Method for the synthesis of highly pure vaccines using the lipid core peptide system
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Traditional vaccines consisting of whole attenuated microorganisms, killed microorganisms, or microbial components, administered with an adjuvant (e.g. alum), have been proved to be extremely successful. However, to develop new vaccines, or to improve upon current vaccines, new vaccine development techniques are required. Peptide vaccines offer the capacity to administer only the minimal microbial components necessary to elicit appropriate immune responses, minimizing the risk of vaccination associated adverse effects, and focusing the immune response toward important antigens. Peptide vaccines, however, are generally poorly immunogenic, necessitating administration with powerful, and potentially toxic adjuvants. The attachment of lipids to peptide antigens has been demonstrated as a potentially safe method for adjuvanting peptide epitopes. The lipid core peptide (LCP) system, which incorporates a lipidic adjuvant, carrier, and peptide epitopes into a single molecular entity, has been demonstrated to boost immunogenicity of attached peptide epitopes without the need for additional adjuvants. The synthesis of LCP systems normally yields a product that cannot be purified to homogeneity. The current study describes the development of methods for the synthesis of highly pure LCP analogs using native chemical ligation. Because of the highly lipophilic nature of the LCP lipid adjuvant, difficulties (e.g. poor solubility) were experienced with the ligation reactions. The addition of organic solvents to the ligation buffer solubilized lipidic species, but did not result in successful ligation reactions. In comparison, the addition of approximately 1% (w/v) sodium dodecyl sulfate (SDS) proved successful, enabling the synthesis of two highly pure, tri-epitopic Streptococcus pyogenes LCP analogs. Subcutaneous immunization of B10.BR (H-2k) mice with one of these vaccines, without the addition of any adjuvant, elicited high levels of systemic IgG antibodies against each of the incorporated peptides. Copyright 頲006 European Peptide Society and John Wiley & Sons, Ltd.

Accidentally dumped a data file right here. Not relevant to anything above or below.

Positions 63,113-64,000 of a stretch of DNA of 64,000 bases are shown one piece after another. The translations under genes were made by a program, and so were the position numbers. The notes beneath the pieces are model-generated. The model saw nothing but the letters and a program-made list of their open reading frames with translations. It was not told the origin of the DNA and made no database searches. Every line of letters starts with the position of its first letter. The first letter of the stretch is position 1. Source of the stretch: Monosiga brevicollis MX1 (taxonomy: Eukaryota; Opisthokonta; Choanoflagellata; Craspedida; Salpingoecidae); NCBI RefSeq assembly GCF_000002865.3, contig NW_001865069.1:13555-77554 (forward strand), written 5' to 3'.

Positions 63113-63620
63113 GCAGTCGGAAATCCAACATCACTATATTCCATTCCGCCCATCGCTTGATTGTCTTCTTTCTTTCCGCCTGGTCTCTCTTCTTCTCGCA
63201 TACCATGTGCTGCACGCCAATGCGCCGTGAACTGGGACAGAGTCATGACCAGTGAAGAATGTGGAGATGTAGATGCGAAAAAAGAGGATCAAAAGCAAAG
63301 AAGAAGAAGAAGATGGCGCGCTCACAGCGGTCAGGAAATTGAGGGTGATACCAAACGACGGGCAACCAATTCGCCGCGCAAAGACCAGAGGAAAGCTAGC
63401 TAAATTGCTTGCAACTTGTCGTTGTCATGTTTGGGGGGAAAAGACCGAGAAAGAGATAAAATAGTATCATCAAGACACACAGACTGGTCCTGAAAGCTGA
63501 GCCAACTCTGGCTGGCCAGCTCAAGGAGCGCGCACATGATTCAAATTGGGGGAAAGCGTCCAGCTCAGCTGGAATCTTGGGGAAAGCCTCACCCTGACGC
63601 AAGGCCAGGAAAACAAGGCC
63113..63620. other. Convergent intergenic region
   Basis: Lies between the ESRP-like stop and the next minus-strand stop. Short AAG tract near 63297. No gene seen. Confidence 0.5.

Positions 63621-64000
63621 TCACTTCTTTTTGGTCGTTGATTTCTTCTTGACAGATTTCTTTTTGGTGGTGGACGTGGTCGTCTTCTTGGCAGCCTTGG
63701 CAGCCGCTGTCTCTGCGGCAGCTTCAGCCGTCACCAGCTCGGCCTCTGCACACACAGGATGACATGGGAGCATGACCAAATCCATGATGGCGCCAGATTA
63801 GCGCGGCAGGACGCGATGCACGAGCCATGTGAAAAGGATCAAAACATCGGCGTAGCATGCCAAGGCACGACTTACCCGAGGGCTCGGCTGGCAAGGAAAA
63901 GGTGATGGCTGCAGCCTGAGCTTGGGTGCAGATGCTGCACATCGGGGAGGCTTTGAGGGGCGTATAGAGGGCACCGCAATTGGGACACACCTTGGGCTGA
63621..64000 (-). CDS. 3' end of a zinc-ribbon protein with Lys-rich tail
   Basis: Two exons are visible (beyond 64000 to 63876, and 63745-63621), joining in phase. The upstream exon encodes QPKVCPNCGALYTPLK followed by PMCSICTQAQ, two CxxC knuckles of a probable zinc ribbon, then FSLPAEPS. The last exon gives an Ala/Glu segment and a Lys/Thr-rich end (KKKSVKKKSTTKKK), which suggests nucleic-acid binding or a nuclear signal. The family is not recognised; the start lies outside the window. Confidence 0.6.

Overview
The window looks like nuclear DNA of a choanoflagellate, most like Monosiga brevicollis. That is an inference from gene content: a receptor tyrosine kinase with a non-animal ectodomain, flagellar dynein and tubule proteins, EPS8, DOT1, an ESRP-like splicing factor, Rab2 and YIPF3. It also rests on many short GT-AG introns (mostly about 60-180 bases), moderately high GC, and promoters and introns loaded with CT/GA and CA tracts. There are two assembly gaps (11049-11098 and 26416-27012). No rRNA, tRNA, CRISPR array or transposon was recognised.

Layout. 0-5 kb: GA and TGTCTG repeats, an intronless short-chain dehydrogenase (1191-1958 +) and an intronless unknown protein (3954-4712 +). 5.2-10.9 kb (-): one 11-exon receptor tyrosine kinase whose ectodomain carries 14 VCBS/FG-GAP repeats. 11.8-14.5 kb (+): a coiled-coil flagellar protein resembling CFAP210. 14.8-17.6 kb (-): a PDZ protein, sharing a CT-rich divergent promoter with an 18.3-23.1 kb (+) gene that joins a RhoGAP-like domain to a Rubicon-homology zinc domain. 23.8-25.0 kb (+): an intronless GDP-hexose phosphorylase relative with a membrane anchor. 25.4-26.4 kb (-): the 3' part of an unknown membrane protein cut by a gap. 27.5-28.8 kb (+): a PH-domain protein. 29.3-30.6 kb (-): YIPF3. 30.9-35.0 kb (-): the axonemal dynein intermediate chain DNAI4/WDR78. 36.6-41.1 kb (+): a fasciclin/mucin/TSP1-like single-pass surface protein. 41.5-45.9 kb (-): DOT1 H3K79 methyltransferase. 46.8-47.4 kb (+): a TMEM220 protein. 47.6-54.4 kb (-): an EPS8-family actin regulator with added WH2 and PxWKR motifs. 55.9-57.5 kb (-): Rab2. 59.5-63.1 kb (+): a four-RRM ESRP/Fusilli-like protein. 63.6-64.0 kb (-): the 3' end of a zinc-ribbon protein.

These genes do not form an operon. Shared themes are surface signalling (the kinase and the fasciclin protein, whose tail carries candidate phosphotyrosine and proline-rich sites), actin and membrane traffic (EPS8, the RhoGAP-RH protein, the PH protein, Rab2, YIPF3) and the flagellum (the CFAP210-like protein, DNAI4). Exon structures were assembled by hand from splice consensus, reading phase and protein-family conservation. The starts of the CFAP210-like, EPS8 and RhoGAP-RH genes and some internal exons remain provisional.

Journal of Peptide Science
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Medicinal and Biomolecular Chemistry not elsewhere classified